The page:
The Igbo are the second largest group of people living in southern Nigeria. They are one of the three major tribes in Nigeria. They consist of many subgroups and are known to be socially and culturally diverse. While the Igbos live in scattered groups of villages, the Igbo culture observes the spiritual and temporal areas of cosmology. Although they are mostly Christians today, they have a deep and original culture.
Here are 7 interesting facts about ancient Igboland:
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- Olaudah Equiano (Olauda Ikwuano) a free slave who wrote on his experiences as a slave and supported the British movement to end slave trade, is from the Igbo (Eboe) tribe.
- The Igbos invented a calendar called “Iguafo Igbo” (Igbo Calendar) so as to be aware of days and years. This calendar has four market days namely; Eke, Afor, Nkwo and Orie. These days make a week. In the Igbo calendar, four days make a week, seven weeks make one month, and thirteen months make a year.
- The Igbos had, and still have a “savings and loans” system called “Isusu” which means “small small”. This invention was/is also being practiced in the Caribbean Island where it is known as “Susu”
- According to everculture.com, the traditional Igbo religion reverences Ala or Ana; the earth goddess. Traditionally they also worship other male and female deities, spirits and ancestors. They believe that these gods protect the living. The traditional Igbo seek oracles so as to know the will of the gods. The deity Ala/Ana captures the political and religious aspects of the Igbo society by blending space, custom, and ethics (Omenala).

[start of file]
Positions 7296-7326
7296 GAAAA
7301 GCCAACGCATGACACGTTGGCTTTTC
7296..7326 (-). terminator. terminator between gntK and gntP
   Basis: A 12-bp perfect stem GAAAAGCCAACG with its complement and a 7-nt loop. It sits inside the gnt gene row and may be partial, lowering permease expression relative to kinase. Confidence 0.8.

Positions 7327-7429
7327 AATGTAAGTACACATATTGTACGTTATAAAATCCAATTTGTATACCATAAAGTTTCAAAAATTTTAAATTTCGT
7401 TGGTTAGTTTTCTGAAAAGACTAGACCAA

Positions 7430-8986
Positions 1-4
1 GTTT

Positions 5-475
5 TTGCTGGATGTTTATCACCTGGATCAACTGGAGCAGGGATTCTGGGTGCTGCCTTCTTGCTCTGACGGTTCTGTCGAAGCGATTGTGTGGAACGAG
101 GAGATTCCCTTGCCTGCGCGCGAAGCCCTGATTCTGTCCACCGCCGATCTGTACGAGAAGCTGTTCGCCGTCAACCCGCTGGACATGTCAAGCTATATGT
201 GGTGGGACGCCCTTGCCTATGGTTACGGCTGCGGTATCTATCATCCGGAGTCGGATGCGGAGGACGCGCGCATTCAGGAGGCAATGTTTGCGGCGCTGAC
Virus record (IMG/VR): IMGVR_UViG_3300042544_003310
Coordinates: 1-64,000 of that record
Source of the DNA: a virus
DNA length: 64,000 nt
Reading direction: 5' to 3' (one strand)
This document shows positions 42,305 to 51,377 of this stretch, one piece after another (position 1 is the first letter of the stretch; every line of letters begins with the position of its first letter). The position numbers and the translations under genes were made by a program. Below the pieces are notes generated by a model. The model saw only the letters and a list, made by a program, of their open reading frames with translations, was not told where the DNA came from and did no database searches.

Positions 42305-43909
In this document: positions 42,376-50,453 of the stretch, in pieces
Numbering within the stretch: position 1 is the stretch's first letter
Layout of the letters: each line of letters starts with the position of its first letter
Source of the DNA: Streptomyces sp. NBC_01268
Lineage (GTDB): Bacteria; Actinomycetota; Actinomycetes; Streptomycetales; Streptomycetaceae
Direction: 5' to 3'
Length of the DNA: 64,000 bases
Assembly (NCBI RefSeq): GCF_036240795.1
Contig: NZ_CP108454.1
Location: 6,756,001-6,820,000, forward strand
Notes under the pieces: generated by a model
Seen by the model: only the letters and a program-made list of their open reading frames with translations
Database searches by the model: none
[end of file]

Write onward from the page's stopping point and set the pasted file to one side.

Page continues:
- In the Igbo religious practice, there are two different kinds of priests; the hereditary lineage priests and the priest chosen by the gods. Ofo is a symbol of authority, truth and justice and priests empowered with this are able to interpret the will of the gods. The gods favour devotees and punish offenders.
- The unborn, the living and the dead are part of a continuum. Ancestors who are enshrined are those who lived appealing lives and died in a manner accepted by the Igbo society. It is believed that these ancestors continue their lives in the world of the dead; a place that mirrors the world of the living. Tribute is paid to the ancestors through sacrifice offering.
- Children who die and come back again are called Ogbanje in the Igbo culture. It is believed that these children come back through the same mother time and time again. Ogbanjes are believed to be spirits, who come into the world, but because of a promise made with their spirit peers, they have to go back; as a result they do not stay long in the world. When a woman keeps losing her newborn, her husband will try to find out if it is an ogbanje child that is coming and going. A distinctive mark is put on the corpse so as to know if the child comes back again.
: Chris Bamidele is a passionate and unapologetic Nigerian, who believes in God and humanity. He is a writer, blogger, and an aspiring Television Director; and an optimist to the core. He blogs at www.chrisbamidele.wordpress.com and tweets @Chrisbamidele
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This article was first published on 22nd January 2015 and updated on January 23rd, 2015 at 8:17 am